Hi! I’m Ruby, a nutritionist at WW and for this week’s blog I’ll be talking about heart health.
September 29th is World Heart Day, which is a global campaign aiming to raise awareness of heart health.
This World Heart Day, the World Heart Federation is asking us to make a promise - for my heart, for your heart, for all our hearts. What will your promise be?
Heart disease – what you need to know
Did you know that heart disease is the world’s number one killer? 26% of deaths a year in the UK are due to heart disease.
The lifestyle choices we make every day, including our diet and exercise regime, play key roles in keeping our hearts healthy and can impact our risk of developing heart disease.
Being overweight or obese comes with potential risk factors that contribute to heart disease, such as high blood pressure, high cholesterol levels and increased risk of developing type 2 diabetes.
However, the good news is these risks are reversible, and can be reduced with the help of a healthy diet plan and a commitment to healthy living.
Heart healthy foods
Which food is good for the heart? What can you eat to your heart's content? Kickstart a heart healthy diet with this heart healthy foods list – plus ways to include them in your diet.
ZeroPoint™ fruit & veg
Fruit and vegetables are full of vitamins, minerals and fibre and we should all be aiming for at least five varied 80g portions a day. You can do this by adding chopped fruit to your breakfast, veg to pasta and curry sauces or a side salad to your lunch and dinner.
Leafy green vegetables like spinach, kale and watercress are a great source of vitamin K, which helps to protect arteries and aids healthy blood clotting.
Blueberries, raspberries, strawberries and blackberries are all rich in antioxidants and including them in your diet can reduce several risk factors for heart disease. Get your fix with our delicious and super easy French berry overnight oats.
We should be eating at least two portions of fish a week, including one oily fish such as salmon, mackerel, sardines and fresh tuna. Oily fish are a rich source of Omega-3 which helps to prevent heart disease, and unsmoked versions are 0 SmartPoints (yay!). To protect the heart healthy oil content in the fish, poaching or baking are the best ways to cook it.
Wholegrains, beans & pulses
These fibre rich foods help to keep cholesterol at a healthy level, which in turn reduces the likelihood of developing heart disease. Fibre also helps with weight loss as it keeps us feeling fuller for longer. We should be aiming to include at least 30g of fibre in our diet each day.
How to ensure you get your fibre fix? Include wholegrains in your main meals, such as brown rice, oats and other cereals, rye, whole wheats and quinoa. Many of these are around 1 SmartPoint per 10 grams, so an average 60g serving of rice or pasta is 6 SmartPoints and a 40g portion of oats or quinoa is 4 SmartPoints.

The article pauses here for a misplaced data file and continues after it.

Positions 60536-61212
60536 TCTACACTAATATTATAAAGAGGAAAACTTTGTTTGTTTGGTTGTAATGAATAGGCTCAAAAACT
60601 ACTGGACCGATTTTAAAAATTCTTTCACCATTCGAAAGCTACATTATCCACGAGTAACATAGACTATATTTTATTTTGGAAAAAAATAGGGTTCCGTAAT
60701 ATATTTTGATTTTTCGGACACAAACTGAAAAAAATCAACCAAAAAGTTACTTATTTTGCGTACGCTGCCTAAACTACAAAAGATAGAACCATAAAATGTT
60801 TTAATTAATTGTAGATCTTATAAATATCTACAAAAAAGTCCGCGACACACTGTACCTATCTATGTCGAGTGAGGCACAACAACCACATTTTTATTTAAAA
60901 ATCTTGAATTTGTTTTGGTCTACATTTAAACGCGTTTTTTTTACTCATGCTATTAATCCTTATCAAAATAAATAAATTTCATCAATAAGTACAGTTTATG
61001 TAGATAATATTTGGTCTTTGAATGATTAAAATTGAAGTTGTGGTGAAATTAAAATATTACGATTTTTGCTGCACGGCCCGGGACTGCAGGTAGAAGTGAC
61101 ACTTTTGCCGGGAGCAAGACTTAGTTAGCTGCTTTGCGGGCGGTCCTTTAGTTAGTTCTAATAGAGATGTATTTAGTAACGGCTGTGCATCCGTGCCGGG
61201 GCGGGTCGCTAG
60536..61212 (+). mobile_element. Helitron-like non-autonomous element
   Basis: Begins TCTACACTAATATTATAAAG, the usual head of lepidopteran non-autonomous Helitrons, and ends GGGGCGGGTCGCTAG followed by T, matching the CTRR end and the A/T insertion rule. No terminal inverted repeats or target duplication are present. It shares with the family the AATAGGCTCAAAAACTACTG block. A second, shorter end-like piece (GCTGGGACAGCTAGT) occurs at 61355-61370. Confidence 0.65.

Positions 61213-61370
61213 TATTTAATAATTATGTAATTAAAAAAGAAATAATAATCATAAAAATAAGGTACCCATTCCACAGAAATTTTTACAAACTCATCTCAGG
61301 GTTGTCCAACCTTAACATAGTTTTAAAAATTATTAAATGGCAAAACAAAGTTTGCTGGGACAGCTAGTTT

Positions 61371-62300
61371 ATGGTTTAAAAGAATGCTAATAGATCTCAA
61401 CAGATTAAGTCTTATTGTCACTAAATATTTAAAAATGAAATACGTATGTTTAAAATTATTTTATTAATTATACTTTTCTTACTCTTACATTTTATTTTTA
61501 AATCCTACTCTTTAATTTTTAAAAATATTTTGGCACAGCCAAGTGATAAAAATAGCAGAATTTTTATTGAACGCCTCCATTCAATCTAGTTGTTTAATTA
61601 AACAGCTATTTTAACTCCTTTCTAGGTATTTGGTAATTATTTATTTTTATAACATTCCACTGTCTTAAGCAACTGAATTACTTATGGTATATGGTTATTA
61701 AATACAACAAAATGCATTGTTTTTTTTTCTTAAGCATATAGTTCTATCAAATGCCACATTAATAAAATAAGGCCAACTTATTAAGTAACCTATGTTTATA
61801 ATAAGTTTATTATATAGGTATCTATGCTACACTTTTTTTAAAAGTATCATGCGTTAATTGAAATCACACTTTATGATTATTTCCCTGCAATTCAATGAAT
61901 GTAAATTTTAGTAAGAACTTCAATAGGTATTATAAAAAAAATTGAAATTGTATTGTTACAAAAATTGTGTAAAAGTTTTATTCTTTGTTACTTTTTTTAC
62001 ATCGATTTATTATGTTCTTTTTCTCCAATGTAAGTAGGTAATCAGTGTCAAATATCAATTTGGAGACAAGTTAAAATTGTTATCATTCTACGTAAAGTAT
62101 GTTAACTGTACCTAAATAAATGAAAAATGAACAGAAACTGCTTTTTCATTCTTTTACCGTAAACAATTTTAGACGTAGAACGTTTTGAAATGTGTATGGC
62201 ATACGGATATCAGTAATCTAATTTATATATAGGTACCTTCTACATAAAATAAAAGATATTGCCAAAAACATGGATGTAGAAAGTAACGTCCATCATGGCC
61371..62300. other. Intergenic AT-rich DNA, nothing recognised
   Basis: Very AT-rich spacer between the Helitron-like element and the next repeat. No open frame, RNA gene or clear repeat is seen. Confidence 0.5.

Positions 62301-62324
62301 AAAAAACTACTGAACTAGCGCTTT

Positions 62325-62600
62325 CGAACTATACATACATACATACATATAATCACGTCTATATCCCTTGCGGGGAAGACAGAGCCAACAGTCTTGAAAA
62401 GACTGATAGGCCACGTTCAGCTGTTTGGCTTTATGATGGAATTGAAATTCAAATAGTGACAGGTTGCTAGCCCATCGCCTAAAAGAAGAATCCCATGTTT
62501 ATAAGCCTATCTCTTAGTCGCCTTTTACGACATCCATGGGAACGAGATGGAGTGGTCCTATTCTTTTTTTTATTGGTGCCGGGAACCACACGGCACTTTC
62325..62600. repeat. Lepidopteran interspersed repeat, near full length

Add beans and pulses to salads, soups and stews, such as kidney beans, edamame beans, chickpeas and lentils. These are all ZeroPoint foods too! Try our lentil & vegetable soup or our spiced vegetable stew.
RELATED: 12 things to do with canned beans
Avocado, nuts & seeds
Avocados, walnuts, almonds, pecans, chia seeds, flaxseeds and sunflower seeds are all rich sources of unsaturated fats. Making sure we include the right types of fat in our diet can help manage weight and can lower the risk of developing heart disease.
These should be eaten in moderate amounts as they have a high calorific value. You can have half an avocado for 5 SmartPoints, 8 almonds for 3 SmartPoints and 1 tablespoon of sunflower seeds for 2 SmartPoints.
RELATED: The skinny on nuts and seeds
Reduce sugar, salt and bad fats
How to lose weight fast and reduce your risk of heart disease? In addition to consuming foods good for the heart, cutting down on or being more mindful of our intake of certain nutrients, will also improve our heart health. Here’s what to avoid or cut down on:
Saturated and trans-fat
Eating a lot of saturated and trans-fats can push up cholesterol levels, which can lead to an increased risk of heart problems, such as heart disease. Foods high in saturated fat or trans-fat include sausages, full fat dairy products, visible white fat in & on meat, butter, ghee and processed foods such as pastries/pies, cakes and biscuits.
The current recommendations are that women should have no more than 24g and men 31g of saturated fat each day, which can be easy to reach in just one or 2 meals.
Here are my top tips for staying within the limits:
- Add lean meats like chicken into your lunch and dinner recipes, or use meat alternatives (like Quorn).
- Pick low fat dairy products over full fat varieties, such as skimmed milk, reduced-fat cheese.
- When it comes to cooking methods, bake, grill or steam where you can, or if you are cooking with fat use an unsaturated fat option such as olive, rapeseed or sunflower oil.
- Portion-control foods high in saturated fat. Check out our Portion Controlled Grill which makes preparing healthy food quick and easy.
- Remember that all fats and oils are high in calories so it’s wise to use small amounts.
Sugar isn't so sweet
Did you know that the recommended intake of sugar is no more than 30g each day. Too much added sugar can lead to weight gain, which in turn will increase the risk factors of heart disease.
You can reduce your sugar intake by cutting down on sugary foods and drinks like fizzy drinks, fruit juices, sweets and ready meals – and replacing them with sugar-free options instead.
Shake salt out of your diet
Eating too much salt causes high blood pressure, which increases our risk of heart disease. Salt is hidden in lots of foods, but ready meals and processed foods are the worst offenders.
Try to cut down on adding salt when cooking and use herbs and spices for seasoning instead. Following current government recommendations, which state that adults shouldn’t exceed 6g of salt per day.